Trading Plans

I was tidying up some files on my PC this week, when I came across a very early draft of some trading “rules” I set myself at the start of my career, in fact I jotted most of these down after just a few weeks of trading full time. I think all traders need to have a written trading plan, a blueprint for the way they trade, and this early list of rules eventually evolved and was incorporated into my own full trading plan.

A proper trading plan should not only contain a list of “do’s” and “do nots”, but should detail every single aspect of a traders day – their routine, the way they identify what they will be trading, how they determine where to enter and exit, where they will stop trading for the day, or week, or month, money management criteria, and so on. Every setup traded should be detailed, preferably with textbook examples. In this way, when a trader takes a loss they can look back at the trading plan and easily see if the loss was due to not trading correctly or simply a good trade that went against them. The more detail included in the trading plan, the more rigid a structure it imposes, the less room there is for emotion to enter the trading session along with all the irrational effects that has on ones judgement.

make a point of reading my plan at least once a week, and if I change it then I read it every day before I trade, until it is committed to memory.

Here are some of the bullet points from those old rules I found. They are all still in my current full trading plan in one form or another, perhaps you have some of them in yours too.

- Keep the chart simple. No matter how tempting it is to add new indicators, experience shows they always end up getting removed, so save the hassle and keep them out.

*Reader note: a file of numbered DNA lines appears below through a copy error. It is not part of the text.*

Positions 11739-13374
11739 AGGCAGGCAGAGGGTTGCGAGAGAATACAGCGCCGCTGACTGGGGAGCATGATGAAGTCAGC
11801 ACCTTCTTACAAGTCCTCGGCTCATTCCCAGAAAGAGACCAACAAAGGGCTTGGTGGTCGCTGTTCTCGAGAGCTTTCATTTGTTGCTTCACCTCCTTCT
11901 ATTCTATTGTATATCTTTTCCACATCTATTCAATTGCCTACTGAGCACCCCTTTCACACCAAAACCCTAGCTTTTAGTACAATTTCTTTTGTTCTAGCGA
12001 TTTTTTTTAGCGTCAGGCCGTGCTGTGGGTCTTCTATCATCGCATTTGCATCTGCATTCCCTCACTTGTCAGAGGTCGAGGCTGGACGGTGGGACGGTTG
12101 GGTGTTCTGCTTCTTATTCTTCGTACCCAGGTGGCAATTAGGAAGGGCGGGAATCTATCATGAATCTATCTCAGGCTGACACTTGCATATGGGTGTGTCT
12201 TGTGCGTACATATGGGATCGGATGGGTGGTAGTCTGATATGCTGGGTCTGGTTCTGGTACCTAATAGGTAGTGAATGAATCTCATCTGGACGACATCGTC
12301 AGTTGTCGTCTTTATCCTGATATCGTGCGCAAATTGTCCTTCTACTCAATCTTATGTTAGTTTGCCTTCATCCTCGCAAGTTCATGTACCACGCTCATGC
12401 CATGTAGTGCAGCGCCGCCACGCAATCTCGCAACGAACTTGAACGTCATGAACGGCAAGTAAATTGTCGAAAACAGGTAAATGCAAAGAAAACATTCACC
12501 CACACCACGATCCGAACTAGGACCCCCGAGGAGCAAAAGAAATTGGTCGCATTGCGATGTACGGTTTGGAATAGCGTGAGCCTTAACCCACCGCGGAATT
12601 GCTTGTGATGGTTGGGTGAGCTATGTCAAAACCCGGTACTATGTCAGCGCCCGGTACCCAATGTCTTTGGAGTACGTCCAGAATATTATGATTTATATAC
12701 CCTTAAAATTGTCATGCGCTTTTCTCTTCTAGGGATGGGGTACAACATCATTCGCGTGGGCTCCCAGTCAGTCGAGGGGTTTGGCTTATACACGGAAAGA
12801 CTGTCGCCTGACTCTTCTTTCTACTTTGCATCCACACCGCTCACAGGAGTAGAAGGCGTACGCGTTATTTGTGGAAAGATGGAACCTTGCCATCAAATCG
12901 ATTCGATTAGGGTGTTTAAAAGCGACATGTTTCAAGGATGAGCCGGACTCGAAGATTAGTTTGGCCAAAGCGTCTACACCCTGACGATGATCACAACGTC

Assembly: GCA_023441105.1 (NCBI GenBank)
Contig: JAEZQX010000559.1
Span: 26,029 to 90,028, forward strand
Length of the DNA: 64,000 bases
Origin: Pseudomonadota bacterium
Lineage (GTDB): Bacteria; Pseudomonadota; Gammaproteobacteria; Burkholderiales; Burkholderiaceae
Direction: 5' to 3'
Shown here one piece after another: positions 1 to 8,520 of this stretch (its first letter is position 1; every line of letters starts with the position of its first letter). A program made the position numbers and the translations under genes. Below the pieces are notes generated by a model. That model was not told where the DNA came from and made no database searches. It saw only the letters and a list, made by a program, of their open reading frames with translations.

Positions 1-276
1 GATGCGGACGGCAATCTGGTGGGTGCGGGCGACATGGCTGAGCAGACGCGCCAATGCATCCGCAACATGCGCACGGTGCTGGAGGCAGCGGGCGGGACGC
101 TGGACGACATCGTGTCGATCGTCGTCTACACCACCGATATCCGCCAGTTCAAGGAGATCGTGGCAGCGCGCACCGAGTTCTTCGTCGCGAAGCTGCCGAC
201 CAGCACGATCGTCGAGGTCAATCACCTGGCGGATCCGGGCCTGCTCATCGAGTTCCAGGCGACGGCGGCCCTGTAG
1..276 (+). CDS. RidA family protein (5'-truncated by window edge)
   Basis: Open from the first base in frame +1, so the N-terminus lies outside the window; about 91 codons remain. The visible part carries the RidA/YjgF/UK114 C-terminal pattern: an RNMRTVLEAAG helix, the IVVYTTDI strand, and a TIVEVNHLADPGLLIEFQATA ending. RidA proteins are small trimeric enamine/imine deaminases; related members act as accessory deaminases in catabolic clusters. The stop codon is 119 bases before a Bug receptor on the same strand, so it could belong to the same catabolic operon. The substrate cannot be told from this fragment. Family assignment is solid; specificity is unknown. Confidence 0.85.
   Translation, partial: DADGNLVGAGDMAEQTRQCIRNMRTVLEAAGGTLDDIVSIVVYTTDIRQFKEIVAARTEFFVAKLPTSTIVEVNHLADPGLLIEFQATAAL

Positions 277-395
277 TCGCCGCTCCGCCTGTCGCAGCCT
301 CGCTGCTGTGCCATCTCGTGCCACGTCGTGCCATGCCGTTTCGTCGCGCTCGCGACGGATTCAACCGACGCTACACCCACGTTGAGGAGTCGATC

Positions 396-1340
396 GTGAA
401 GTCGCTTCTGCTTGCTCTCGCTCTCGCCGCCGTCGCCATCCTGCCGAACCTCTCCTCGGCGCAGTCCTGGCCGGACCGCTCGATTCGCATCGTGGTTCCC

- There is ALWAYS another trade, don’t get impatient and jump into an almost-trade.
- If in doubt, get out. It’s easier to get back in, than to get out.
- Always take a break after two losing trades, or at any time when not feeling 100% focused.
- Never change strategy mid trade!
- Never move a stop back
- Never move a target forward – a moving target is hard to hit
- Don’t be greedy, take what a trade will give, but no more
- Keep an open mind, don’t make assumptions about what is going to happen next. (“The market can remain irrational longer than most people can remain solvent”).
- Keep away from distractions
- Never break the rules
- Know when to break the rules
- Never enter a trade that is not planned and in which I know where I will exit, whichever way it goes

Harvey can be contacted via his website, where you can also read about his day trading course

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